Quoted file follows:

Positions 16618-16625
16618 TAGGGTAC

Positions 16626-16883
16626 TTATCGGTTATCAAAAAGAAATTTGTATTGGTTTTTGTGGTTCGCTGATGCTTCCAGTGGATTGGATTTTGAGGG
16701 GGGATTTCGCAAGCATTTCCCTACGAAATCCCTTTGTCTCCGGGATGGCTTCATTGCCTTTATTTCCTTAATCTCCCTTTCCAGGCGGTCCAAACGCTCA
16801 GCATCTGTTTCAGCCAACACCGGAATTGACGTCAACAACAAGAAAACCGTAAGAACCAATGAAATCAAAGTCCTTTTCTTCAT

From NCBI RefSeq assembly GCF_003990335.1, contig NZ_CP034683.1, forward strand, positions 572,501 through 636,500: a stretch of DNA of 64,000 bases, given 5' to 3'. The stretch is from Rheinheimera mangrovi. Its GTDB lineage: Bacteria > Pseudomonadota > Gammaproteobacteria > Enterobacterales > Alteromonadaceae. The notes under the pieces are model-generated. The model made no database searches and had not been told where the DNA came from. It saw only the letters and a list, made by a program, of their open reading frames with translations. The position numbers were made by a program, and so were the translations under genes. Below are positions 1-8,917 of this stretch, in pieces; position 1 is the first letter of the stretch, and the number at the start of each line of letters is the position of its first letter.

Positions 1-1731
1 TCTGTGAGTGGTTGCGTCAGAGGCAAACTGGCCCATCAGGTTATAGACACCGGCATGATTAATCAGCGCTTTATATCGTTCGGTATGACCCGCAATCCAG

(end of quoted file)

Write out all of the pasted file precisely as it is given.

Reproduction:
Positions 16618-16625
16618 TAGGGTAC

Positions 16626-16883
16626 TTATCGGTTATCAAAAAGAAATTTGTATTGGTTTTTGTGGTTCGCTGATGCTTCCAGTGGATTGGATTTTGAGGG
16701 GGGATTTCGCAAGCATTTCCCTACGAAATCCCTTTGTCTCCGGGATGGCTTCATTGCCTTTATTTCCTTAATCTCCCTTTCCAGGCGGTCCAAACGCTCA
16801 GCATCTGTTTCAGCCAACACCGGAATTGACGTCAACAACAAGAAAACCGTAAGAACCAATGAAATCAAAGTCCTTTTCTTCAT

From NCBI RefSeq assembly GCF_003990335.1, contig NZ_CP034683.1, forward strand, positions 572,501 through 636,500: a stretch of DNA of 64,000 bases, given 5' to 3'. The stretch is from Rheinheimera mangrovi. Its GTDB lineage: Bacteria > Pseudomonadota > Gammaproteobacteria > Enterobacterales > Alteromonadaceae. The notes under the pieces are model-generated. The model made no database searches and had not been told where the DNA came from. It saw only the letters and a list, made by a program, of their open reading frames with translations. The position numbers were made by a program, and so were the translations under genes. Below are positions 1-8,917 of this stretch, in pieces; position 1 is the first letter of the stretch, and the number at the start of each line of letters is the position of its first letter.

Positions 1-1731
1 TCTGTGAGTGGTTGCGTCAGAGGCAAACTGGCCCATCAGGTTATAGACACCGGCATGATTAATCAGCGCTTTATATCGTTCGGTATGACCCGCAATCCAG